4. Submitted by Logan Foreman on 09/02/2014 - 12:01 pm.

    Answer to the question


  5. Submitted by Brian Parkhurst on 09/02/2014 - 12:16 pm.

    Curing Ignorance

    As a life-long learner and educator, I have believed and practiced learning as a “cure” for ignorance. That process has met with uneven success during my 54 years of applying it. Which seems to be borne out in your example of the Vikings football team ($46 million for TV’s for food buyers, but not even $1 million to protect the migratory birds)!

    When you find the cure for ignorance, please share it with all of us willing to learn – there may be hope for even our species to survive our limited ability to learn from the past.

    [You can quit searching for a cure for “stupid” – many of our politicians, pop musicians, athletes and other “idols” have elevated stupid to an art form. With so many example from our inner-city and rural “disenfranchised”, it seems to remain for only the middle class to learn “stupid” as a life style for our nation to decay into non-existence.]

  6. Submitted by Todd Hintz on 09/02/2014 - 12:37 pm.


    What happened to the passenger pigeon is still going on today in other parts of the world. A few months ago National Geographic had an article on song bird hunting in southern Europe and northern Africa. There are so many hunters deployed along the bird’s migratory path that very few are making it through to breeding grounds. Numbers are crashing hard along with so many other species across the planet.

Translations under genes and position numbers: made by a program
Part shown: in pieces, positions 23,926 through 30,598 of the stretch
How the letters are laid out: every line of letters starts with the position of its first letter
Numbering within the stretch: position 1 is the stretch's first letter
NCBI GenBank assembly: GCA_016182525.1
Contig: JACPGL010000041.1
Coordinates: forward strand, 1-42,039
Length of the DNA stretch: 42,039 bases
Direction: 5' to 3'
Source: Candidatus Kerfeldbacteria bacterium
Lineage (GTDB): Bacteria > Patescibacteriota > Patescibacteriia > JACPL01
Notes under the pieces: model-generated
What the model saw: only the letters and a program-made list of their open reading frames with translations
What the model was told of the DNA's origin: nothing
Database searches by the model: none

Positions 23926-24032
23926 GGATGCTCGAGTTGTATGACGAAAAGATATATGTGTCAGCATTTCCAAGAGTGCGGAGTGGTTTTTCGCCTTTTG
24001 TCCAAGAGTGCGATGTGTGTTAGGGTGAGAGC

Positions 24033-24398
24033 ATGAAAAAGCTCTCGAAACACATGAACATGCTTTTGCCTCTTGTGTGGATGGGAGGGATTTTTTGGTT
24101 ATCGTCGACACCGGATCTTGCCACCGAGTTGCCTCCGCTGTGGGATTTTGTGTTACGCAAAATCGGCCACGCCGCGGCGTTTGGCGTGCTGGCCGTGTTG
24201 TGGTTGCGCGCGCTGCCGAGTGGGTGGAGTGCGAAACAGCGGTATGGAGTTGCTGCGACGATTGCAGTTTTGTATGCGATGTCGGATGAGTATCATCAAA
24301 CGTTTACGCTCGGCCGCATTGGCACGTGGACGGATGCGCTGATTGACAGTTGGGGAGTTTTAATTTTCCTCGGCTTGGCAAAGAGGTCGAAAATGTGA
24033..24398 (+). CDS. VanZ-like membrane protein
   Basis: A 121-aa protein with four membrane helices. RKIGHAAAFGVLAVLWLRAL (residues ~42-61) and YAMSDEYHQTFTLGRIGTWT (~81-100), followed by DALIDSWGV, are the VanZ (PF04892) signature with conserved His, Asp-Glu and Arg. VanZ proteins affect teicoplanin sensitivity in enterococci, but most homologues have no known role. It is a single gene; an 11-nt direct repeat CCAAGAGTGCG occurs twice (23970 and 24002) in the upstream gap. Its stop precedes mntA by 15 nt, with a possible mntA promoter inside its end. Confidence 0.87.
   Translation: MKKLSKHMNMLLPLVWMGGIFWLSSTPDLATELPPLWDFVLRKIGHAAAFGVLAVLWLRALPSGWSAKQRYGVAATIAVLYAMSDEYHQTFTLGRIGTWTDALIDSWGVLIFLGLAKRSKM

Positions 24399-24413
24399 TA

I guess the only thing we learn from history is that we don’t learn from history.

  7. Submitted by Leonard Foonimin on 09/02/2014 - 04:32 pm.

    Easy Answer

    “Why doesn’t the Audubon Society itself simply raise the amount it would take to solve the problem. It would amount to $1.65 for each of its 600,000 members. What a PR bonanza: advocates who actually put their money where their mouths are and do not demand that others pay for what they want.”

    Hold on I have an idea;
    Why didn’t the MN Vikings and the NFL fans themselves simply raise the amount it would have taken to build the new stadium?

    What a PR bonanza: advocates of NFL football who actually put their own money where their mouths are and do not demand that others, e,g, taxpayers, pay for what they want.

    What a concept!

  8. Submitted by Lance Groth on 09/02/2014 - 05:48 pm.

    Billionaires and bureaucrats…

    …getting either to alter course just because it is the right thing to do is almost impossible. It does require one to have a soul, after all, or at least a conscience.